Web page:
Pets can be cremated either in usual crematories or the ones that are specifically dedicated for pet cremations. During the process, a pet’s body is placed in a cremation unit and subjected to high temperatures up to 1400-1800 degrees Fahrenheit. During incineration, the body is exposed to a column of flames produced by a furnace fueled by natural gas, oils, propane, etc. Next, the heat dries the body, burns the skin and hair, contracts and chars the muscles, vaporizes the soft tissues, and calcifies the bones so that they eventually crumble. The gases released during the process are discharged through an exhaust system.
Thus, the intense heat and vaporization reduce the organic matter to dust and dried bones. Next, the surgical, pins, rods, tags, broken pieces of collars, and other metal objects are removed from the dust with the help of a magnet or manual inspection.
Finally, the cremains are pulverized to get a coarse sand-like powder with uniform consistency. These ashes are then poured in a sealed plastic bag, cardboard box, or tin and finally, returned to the owner.
You may then transfer the cremated remains in a nice cremation urn meant for holding the ashes of a pet.
Having received the ashes you may choose to scatter, store, or bury them.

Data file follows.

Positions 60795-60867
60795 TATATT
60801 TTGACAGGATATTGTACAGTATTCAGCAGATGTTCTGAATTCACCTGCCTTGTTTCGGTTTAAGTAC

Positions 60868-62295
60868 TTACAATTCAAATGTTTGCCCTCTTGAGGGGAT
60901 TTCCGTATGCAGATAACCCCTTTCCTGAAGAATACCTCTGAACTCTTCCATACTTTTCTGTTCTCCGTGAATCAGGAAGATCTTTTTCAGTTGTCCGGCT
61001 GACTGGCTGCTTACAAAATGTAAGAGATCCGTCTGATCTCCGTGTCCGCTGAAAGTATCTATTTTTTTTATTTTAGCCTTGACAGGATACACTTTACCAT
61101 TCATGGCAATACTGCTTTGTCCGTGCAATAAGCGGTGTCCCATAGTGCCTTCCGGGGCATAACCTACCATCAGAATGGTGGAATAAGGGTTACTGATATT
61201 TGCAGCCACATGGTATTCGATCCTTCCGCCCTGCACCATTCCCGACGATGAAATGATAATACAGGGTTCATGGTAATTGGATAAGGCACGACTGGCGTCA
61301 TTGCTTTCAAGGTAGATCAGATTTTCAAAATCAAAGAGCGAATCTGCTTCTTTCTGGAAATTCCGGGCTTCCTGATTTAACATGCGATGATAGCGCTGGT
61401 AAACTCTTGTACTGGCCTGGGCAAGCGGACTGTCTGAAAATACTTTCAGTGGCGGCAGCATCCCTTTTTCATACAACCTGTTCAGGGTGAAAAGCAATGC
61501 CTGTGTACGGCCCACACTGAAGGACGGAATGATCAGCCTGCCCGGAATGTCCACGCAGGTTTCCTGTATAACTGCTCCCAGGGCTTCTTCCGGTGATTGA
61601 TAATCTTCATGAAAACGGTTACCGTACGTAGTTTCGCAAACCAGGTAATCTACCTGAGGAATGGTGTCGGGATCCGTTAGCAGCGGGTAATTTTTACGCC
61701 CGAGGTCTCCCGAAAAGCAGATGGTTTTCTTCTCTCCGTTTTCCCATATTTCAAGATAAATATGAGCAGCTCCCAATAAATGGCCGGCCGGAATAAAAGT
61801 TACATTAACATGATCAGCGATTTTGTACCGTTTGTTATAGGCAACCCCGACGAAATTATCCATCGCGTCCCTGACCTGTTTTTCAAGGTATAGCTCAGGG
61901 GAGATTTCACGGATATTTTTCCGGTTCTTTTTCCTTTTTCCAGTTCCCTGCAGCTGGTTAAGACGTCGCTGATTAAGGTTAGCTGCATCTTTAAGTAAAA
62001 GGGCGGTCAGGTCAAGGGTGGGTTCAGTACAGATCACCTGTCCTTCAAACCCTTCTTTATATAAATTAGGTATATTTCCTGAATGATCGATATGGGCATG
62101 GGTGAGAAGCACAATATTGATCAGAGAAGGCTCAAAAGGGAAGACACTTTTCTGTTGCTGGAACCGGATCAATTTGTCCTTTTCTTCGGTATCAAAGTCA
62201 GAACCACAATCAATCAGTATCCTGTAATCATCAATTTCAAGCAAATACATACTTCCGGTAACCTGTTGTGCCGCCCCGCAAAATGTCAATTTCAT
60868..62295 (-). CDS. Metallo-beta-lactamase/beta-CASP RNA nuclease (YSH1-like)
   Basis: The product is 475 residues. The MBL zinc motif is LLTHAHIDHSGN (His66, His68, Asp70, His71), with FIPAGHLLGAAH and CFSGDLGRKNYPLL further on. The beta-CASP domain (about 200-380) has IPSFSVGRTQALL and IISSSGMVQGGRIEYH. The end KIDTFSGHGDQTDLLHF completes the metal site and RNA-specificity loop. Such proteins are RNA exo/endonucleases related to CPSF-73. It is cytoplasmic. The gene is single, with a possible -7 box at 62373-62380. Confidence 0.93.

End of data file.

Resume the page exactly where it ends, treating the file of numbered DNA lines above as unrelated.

More often than not, these remains are returned the same day or next day (unless it is a communal cremation).
The cremated remains are usually pale white in color. However, the color may vary due to certain medications or health issues.
The time for cremation depends on the type of pet you have. For instance, cremation of smaller animals such as birds, mice, rabbits, hamsters, does not take long.
On the other hand, larger animals like horse, large breeds of dogs, etc. are cremated in hours. On an average, though, cremation of a pet may take 45 minutes to two hours for more.
The weight of the cremation ashes also depends on the weight and bone structure of your beloved pet. Until the process of cremation begins, the pet is kept in a refrigerated cooler.
In case of private cremation, you may request the crematorium personnel to allow you to view the cremation of your pet as it helps with the closure for the loss. The facility, however, may charge an added fee for this service.
You can choose a pet cremation service yourself or ask your beloved pet’s veterinarian or a local animal shelter to do so.